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Alfred SCHNITTKE (1934-1998)
CD 1
Cello Concerto No. 1 (1985) [40:08]
Cello Sonata No. 1 (1978) [21:15]
Cello Sonata No. 2 (1994) [17:09]
CD 2
Cello Concerto No. 2 (1990) [42:13]
Concerto Grosso No. 2 (1982) [32:29]
Alexander Ivashkin (cello)
Russian State Symphony Orchestra/Valery Polyansky
Tatiana Grindenko (violin – Concerto grosso)
Irina Schnittke (piano – Sonatas)
rec. Great Hall of Moscow Conservatory, 16 January 1998 (Cello Concerto No.2) and 22-25 April 1998 (Sonatas). Mosfilm New Studio, Moscow, 24 March 1999 (Cello Concerto No.1); 24, 26 December 2001 (Concerto Grosso)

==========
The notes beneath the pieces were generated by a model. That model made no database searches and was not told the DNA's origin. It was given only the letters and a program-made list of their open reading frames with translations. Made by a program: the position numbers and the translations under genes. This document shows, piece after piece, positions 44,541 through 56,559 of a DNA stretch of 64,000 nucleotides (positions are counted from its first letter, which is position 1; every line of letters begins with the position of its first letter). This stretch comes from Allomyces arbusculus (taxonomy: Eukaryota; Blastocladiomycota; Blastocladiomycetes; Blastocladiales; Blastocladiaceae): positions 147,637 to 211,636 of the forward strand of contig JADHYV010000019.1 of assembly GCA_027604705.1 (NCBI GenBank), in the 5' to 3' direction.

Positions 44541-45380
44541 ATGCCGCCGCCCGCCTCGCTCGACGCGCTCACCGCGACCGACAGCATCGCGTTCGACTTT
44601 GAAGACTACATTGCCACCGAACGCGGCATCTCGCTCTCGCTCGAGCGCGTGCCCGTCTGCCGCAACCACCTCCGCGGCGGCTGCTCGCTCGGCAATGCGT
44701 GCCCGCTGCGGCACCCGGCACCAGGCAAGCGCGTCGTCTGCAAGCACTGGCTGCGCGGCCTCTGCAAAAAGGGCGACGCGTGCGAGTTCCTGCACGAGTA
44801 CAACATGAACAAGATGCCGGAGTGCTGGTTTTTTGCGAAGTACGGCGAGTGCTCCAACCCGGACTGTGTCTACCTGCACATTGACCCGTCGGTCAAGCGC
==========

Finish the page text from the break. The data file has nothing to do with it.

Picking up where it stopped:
CHANDOS CHAN 241-39 [78:40 + 74:42]

 


Both the Cello Concerto No. 1 and Cello Concerto No.2  have been reviewed before on MusicWeb International, and this double disc set brings Schnittke’s major orchestral works with cello together with the two sonatas, also previously released on a ‘complete works for cello and piano’ single disc. There are of course a number of other significant cello works not included here, so this in no way stakes any claim to completeness, but in the safe and specially priced hands of the Chandos ‘twofer’ label and with the inspired playing of Alexander Ivashkin this has to be a worthwhile collection.